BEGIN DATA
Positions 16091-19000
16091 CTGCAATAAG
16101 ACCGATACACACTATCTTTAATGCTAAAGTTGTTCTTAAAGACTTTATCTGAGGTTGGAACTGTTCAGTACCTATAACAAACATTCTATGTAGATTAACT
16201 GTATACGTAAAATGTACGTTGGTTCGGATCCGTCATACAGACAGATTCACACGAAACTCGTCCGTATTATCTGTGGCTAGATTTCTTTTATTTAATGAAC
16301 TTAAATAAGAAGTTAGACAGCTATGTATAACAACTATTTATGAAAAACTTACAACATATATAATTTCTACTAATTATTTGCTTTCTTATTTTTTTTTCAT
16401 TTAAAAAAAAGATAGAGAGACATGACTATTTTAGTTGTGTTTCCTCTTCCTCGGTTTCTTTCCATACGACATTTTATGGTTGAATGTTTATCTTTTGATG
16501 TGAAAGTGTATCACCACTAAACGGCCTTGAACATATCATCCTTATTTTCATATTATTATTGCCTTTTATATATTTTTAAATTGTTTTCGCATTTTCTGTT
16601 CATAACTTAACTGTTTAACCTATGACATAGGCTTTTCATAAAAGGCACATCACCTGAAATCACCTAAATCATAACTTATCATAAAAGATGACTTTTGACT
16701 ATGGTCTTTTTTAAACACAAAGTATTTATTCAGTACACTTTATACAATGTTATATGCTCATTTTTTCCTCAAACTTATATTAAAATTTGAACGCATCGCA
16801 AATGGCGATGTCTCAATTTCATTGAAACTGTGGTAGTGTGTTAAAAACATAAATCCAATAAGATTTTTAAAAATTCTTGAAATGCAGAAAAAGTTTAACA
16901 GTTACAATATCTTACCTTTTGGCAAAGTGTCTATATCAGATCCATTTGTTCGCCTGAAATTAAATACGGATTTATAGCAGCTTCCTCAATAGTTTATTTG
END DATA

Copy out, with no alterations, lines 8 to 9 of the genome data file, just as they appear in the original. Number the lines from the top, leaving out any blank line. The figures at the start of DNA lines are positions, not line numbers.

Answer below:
16601 CATAACTTAACTGTTTAACCTATGACATAGGCTTTTCATAAAAGGCACATCACCTGAAATCACCTAAATCATAACTTATCATAAAAGATGACTTTTGACT
16701 ATGGTCTTTTTTAAACACAAAGTATTTATTCAGTACACTTTATACAATGTTATATGCTCATTTTTTCCTCAAACTTATATTAAAATTTGAACGCATCGCA